Difference between revisions of "San Francisco Confirmation Required of Mayoral Appointments to the Public Utilities Commission, Proposition E (June 2008)"

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The measure changes the process for appointing board members.  It requires a majority of the supervisors to vote in favor of an appointment; whereas, under the previous law, supervisors were not required to approve an appointment but they could reject an appointee if they so chose by a two-thirds vote.
 
The measure changes the process for appointing board members.  It requires a majority of the supervisors to vote in favor of an appointment; whereas, under the previous law, supervisors were not required to approve an appointment but they could reject an appointee if they so chose by a two-thirds vote.
  
Prop. E also requires that each seat is held by someone with particular experience or expertise in areas including environmental policy, consumer advocacy, project finance and power, or public utility management.  
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Proposition E also requires that each seat is held by someone with particular experience or expertise in areas including environmental policy, consumer advocacy, project finance and power, or public utility management.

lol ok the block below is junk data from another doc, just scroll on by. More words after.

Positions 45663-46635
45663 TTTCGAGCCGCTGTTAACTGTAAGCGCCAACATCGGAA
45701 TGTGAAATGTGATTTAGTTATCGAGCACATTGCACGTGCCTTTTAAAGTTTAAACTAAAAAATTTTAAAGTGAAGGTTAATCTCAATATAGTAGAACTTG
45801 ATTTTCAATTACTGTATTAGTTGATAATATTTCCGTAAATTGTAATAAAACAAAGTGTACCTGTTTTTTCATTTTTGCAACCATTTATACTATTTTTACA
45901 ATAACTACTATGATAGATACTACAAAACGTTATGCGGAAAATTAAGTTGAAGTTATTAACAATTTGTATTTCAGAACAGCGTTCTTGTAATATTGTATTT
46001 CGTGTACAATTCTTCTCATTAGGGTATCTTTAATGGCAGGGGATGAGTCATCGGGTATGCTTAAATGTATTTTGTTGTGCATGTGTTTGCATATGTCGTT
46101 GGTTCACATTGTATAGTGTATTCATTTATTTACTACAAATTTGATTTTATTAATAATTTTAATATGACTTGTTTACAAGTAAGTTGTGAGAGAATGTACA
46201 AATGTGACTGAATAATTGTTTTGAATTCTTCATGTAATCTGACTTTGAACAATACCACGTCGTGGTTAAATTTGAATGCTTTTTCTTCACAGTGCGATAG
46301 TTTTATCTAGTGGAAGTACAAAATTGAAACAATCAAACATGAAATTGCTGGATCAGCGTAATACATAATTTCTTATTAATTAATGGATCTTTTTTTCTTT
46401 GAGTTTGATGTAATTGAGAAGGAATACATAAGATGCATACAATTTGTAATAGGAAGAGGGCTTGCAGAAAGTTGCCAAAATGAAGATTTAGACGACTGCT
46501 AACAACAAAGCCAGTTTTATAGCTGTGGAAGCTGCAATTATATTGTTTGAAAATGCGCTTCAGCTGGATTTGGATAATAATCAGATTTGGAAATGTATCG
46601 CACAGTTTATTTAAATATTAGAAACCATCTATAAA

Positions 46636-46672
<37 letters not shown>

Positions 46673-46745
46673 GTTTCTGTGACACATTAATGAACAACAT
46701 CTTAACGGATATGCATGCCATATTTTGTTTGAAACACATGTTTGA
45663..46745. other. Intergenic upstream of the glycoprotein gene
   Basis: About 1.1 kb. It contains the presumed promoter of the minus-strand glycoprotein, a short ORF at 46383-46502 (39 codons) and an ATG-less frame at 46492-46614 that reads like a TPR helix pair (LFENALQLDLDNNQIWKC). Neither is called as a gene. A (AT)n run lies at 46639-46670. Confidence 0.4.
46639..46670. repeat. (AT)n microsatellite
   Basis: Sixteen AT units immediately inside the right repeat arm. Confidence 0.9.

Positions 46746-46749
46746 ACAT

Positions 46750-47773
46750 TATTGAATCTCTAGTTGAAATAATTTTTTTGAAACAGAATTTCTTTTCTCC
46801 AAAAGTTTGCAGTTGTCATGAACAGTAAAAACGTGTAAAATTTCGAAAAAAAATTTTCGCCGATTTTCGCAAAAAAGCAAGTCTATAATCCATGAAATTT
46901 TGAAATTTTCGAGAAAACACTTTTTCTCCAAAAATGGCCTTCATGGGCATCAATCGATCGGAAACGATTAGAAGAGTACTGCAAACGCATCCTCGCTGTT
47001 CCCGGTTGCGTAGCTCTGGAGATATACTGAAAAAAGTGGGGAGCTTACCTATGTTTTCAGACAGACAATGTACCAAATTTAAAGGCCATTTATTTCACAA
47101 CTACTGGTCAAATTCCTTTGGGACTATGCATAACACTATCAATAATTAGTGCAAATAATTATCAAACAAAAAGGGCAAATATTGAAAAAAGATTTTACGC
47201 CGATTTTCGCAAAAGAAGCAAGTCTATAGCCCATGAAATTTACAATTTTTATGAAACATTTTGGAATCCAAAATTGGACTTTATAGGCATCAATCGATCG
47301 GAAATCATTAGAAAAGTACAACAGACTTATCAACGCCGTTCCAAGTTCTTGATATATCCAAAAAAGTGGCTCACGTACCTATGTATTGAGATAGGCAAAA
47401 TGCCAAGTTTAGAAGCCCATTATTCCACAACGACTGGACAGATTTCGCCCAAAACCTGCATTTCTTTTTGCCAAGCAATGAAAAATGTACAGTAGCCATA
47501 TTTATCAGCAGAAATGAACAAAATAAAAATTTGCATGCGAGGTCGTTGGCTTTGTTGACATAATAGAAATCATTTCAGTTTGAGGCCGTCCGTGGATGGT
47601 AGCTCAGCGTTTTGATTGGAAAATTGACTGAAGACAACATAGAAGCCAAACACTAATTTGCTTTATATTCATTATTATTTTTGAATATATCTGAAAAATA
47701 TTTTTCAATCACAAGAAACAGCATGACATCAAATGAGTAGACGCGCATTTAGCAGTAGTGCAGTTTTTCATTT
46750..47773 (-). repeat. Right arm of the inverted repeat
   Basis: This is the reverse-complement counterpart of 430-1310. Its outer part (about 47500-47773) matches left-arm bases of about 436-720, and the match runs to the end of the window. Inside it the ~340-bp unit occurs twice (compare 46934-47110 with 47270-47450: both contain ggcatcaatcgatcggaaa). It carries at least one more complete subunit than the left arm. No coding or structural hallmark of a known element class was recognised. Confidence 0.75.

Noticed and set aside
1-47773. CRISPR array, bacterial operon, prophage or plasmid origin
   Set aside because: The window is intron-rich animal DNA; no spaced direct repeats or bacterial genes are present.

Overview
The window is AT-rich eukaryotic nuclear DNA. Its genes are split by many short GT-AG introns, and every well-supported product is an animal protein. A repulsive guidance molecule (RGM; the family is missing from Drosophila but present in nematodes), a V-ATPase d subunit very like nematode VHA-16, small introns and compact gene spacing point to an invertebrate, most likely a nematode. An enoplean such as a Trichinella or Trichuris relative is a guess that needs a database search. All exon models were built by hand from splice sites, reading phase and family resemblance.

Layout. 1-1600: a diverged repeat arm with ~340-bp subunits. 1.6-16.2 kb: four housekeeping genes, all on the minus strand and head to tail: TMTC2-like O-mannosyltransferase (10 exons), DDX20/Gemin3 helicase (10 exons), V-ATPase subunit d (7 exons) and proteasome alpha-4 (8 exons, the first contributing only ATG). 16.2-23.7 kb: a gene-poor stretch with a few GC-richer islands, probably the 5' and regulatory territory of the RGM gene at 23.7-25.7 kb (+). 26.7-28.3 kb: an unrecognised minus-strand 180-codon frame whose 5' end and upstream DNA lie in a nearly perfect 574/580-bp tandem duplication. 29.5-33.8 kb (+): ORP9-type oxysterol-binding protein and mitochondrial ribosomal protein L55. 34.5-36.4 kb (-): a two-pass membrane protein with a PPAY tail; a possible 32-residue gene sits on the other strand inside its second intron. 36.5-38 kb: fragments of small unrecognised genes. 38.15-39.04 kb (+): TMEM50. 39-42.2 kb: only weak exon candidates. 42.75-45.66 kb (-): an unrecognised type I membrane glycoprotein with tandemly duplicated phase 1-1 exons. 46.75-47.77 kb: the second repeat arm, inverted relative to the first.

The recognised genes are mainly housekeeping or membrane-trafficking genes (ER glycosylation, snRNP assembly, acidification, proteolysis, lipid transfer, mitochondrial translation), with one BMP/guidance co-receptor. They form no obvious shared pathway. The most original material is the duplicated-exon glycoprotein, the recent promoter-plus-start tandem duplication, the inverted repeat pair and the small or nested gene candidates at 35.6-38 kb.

Prop. E was opposed by Newsom, Supervisor Michela Alioto-Pier and the Coalition for San Francisco Neighborhoods.  
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Proposition E was opposed by Newsom, Supervisor Michela Alioto-Pier and the Coalition for San Francisco Neighborhoods.  
  
 
==See also==
 
==See also==

Revision as of 08:59, 7 August 2011

San Francisco Public Utilities Commission Measure E appeared on the June 3, 2008 ballot in San Francisco, California, where it won by a narrow margin. It requires confirmation by the Board of Supervisors of the mayor's appointments to the Public Utilities Commission.

Proposition E was placed on the ballot after a protracted battle between the Board of Supervisors and Mayor Gavin Newsom. The fight was over two of the mayor's appointments to the five-member San Francisco Public Utilities Commission, which oversees the city's water and power system as well as its sewer and water treatment operations.

According to the San Francisco Chronicle, "The supervisors held up one appointment and rejected another, largely because of Newsom's controversial decision to fire PUC General Manager Susan Leal. Some supervisors also consider Newsom, and by extension, the commission, unfriendly toward public power initiatives that would allow the agency to develop sources of energy and deliver electricity. With this ballot measure, some supervisors are seeking to flex their muscle in guiding PUC appointments, and presumably policy."

The measure changes the process for appointing board members. It requires a majority of the supervisors to vote in favor of an appointment; whereas, under the previous law, supervisors were not required to approve an appointment but they could reject an appointee if they so chose by a two-thirds vote.

Proposition E also requires that each seat is held by someone with particular experience or expertise in areas including environmental policy, consumer advocacy, project finance and power, or public utility management.

Proposition E was opposed by Newsom, Supervisor Michela Alioto-Pier and the Coalition for San Francisco Neighborhoods.

See also

External links